As a Doctor of Clinical Nutrition and a Registered Dietitian, Annelie was drawn to cancer nutrition.

Consequently, she became a Board-Certified Specialist in Cancer Nutrition and built a successful practice at Georgetown Cancer Institute in Washington DC. During that time, she became a sought-after authority and:

Awards outside of clinical nutrition:


Despite the great work she was doing in Washington DC, it was time for a less hectic life.

Annelie and her husband Tobias decided to shift their focus to the dream of owning a small business. So, Annelie founded this page and Tobias founded My Retirement Doc – both with the purpose of informing and inspiring you. 

What you’re reading now is the result of many years of perfecting our skills. We hope you like what you see.


Besides mastering clinical, research, and writing skills, Annelie enjoys traveling with her husband.

Her favorite trips are to foreign lands where she can see the sights on foot, take in local arts and culture, enjoy provincial cuisine, and gain a broader understanding of the world while sipping espresso in a picturesque café.

"Start by doing what is necessary, then what's possible, then suddenly you are doing the impossible"



A Doctor of Clinical Nutrition (DCN) is someone who is great at clinical nutrition practice and research, and who likes grad school!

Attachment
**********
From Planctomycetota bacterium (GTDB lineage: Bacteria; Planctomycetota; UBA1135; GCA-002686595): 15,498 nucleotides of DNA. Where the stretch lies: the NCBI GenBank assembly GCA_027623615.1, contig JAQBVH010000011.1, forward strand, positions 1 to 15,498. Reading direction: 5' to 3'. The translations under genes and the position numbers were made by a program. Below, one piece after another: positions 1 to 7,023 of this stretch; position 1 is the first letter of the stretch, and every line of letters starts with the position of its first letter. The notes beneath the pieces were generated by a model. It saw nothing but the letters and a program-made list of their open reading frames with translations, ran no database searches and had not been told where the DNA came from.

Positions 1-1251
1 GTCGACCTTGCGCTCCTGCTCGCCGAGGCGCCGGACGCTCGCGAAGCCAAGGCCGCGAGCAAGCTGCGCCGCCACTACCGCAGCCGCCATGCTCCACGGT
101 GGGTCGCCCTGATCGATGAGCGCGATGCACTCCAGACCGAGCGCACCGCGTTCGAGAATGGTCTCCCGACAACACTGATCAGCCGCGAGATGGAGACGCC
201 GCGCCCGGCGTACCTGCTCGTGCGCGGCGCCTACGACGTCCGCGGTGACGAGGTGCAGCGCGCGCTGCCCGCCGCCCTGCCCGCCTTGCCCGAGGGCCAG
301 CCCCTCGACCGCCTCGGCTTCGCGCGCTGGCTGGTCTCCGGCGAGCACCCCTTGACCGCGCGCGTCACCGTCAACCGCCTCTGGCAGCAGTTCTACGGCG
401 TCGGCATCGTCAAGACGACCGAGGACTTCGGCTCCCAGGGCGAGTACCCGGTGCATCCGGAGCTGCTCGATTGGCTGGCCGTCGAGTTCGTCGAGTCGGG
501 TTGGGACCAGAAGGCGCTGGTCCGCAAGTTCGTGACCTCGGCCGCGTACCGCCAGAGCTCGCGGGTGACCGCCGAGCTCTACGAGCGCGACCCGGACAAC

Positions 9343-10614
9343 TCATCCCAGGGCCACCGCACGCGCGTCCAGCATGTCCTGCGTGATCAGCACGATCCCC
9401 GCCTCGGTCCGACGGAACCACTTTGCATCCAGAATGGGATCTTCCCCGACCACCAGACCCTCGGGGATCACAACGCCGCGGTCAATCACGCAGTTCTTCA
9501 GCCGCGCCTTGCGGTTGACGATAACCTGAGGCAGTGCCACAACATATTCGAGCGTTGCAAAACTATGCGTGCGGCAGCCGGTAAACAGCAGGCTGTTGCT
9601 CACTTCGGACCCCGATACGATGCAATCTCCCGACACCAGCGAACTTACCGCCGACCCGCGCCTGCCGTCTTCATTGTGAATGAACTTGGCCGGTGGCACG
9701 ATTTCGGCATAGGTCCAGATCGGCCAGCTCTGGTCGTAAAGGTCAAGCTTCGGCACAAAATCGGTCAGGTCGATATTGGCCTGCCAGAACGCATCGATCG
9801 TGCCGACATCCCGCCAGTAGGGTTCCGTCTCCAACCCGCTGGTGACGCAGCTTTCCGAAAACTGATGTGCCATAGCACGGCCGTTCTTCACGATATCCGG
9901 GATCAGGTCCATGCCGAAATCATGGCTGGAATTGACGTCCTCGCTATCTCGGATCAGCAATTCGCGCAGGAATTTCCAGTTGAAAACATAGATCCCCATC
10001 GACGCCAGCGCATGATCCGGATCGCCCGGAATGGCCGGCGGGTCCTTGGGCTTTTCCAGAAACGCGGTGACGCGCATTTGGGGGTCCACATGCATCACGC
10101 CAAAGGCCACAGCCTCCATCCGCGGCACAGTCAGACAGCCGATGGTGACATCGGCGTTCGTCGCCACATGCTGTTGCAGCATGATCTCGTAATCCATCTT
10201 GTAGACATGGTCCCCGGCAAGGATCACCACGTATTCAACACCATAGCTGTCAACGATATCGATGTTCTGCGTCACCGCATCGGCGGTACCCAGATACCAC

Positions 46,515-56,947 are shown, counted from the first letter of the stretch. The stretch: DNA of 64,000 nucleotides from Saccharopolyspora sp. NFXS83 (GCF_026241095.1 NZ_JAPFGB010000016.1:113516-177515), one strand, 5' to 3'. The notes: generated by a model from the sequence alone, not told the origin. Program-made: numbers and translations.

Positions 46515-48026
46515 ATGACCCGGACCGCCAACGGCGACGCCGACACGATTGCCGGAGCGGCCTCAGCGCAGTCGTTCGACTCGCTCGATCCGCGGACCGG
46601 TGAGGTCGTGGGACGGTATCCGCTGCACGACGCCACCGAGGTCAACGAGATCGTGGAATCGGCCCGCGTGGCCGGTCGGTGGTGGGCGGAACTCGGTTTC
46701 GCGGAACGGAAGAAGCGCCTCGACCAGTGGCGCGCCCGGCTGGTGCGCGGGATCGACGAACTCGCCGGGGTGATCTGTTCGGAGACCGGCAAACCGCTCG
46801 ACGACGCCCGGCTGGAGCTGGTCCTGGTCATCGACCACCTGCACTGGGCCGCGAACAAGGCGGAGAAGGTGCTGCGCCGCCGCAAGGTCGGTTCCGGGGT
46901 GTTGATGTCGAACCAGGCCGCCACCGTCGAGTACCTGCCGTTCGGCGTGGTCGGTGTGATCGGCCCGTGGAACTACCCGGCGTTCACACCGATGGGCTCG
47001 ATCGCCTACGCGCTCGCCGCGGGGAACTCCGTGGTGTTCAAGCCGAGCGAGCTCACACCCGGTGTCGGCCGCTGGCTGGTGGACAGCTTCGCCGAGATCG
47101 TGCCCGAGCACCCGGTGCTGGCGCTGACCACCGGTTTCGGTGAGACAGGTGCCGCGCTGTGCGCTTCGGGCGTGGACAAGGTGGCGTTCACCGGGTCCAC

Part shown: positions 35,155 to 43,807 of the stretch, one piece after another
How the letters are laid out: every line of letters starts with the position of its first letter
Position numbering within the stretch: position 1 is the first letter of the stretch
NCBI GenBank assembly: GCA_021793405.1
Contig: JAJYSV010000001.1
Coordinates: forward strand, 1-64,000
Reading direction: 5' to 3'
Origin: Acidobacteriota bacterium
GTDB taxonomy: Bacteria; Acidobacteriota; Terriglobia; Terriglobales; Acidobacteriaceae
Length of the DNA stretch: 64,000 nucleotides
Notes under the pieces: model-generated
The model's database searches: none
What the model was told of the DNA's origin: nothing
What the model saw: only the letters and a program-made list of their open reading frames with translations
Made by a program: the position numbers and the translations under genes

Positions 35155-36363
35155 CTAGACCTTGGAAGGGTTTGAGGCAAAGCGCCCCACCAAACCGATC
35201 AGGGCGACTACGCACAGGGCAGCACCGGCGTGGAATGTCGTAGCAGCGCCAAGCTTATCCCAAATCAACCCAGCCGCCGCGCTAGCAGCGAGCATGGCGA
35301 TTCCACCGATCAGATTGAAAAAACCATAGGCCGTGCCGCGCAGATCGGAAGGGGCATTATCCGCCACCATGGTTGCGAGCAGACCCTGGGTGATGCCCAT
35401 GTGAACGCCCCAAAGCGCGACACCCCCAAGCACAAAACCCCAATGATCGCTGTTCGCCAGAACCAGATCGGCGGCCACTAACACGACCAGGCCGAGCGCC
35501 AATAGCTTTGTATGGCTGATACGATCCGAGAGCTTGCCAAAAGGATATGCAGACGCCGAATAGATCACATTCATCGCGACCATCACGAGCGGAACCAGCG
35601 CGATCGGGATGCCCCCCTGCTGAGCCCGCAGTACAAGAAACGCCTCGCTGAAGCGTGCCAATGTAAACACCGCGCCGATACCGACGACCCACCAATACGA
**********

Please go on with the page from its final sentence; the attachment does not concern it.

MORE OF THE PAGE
To become a DCN, you have to complete a lot of graduate course work (50-credits past an MS degree), a residency, and publish outcomes research.

Because it takes foreverrrr to complete, only a couple percent of all registered dietitians (RDs) finish. When you are finished, yes, you get to call yourself a Doctor!

Our nutritionist extraordinaire here at Dietitian Doc is a DCN, and yes, we do call her Doctor!

A Registered Dietitian (RD) or Registered Dietitian Nutritionist (RDN) is a credentialed  nutrition expert. You can choose to call yourself an RD or an RDN.  

To become an RD you need a graduate degree in dietetics, sail through a 900-1200-hour internship, and pass a board exam.

As of 2021, there are 108K RDs in the US!